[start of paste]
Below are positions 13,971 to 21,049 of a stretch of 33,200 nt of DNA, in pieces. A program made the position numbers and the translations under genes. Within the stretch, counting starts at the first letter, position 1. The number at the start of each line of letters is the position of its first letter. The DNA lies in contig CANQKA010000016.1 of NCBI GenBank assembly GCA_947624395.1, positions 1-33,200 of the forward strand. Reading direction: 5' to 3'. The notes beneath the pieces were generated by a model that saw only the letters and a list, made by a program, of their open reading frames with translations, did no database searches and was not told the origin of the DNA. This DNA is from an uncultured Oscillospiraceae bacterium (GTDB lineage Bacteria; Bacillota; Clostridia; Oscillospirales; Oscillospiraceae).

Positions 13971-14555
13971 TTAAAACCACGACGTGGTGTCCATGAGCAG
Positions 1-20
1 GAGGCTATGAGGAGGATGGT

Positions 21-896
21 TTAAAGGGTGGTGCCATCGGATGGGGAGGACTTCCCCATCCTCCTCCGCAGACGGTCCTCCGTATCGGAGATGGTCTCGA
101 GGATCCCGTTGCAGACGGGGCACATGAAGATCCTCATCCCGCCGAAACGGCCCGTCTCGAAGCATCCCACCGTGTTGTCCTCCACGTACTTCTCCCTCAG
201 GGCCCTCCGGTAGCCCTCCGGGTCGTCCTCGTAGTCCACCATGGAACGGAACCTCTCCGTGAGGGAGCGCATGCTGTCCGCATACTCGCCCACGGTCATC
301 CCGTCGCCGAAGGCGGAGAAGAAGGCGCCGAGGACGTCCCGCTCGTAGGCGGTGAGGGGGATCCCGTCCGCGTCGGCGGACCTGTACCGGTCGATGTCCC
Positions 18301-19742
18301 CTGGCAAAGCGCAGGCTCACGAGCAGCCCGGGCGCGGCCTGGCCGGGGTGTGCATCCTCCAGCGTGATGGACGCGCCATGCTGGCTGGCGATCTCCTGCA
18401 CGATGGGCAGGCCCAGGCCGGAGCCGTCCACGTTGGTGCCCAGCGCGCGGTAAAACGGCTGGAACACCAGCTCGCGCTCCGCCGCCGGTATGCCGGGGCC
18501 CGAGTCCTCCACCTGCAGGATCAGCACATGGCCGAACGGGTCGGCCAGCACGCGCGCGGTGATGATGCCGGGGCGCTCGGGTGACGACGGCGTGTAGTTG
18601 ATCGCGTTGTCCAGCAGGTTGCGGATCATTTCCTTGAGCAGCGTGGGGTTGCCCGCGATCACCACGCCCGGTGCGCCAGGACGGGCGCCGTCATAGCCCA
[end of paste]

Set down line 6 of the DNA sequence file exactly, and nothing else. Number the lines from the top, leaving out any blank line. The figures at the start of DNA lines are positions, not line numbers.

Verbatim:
Positions 21-896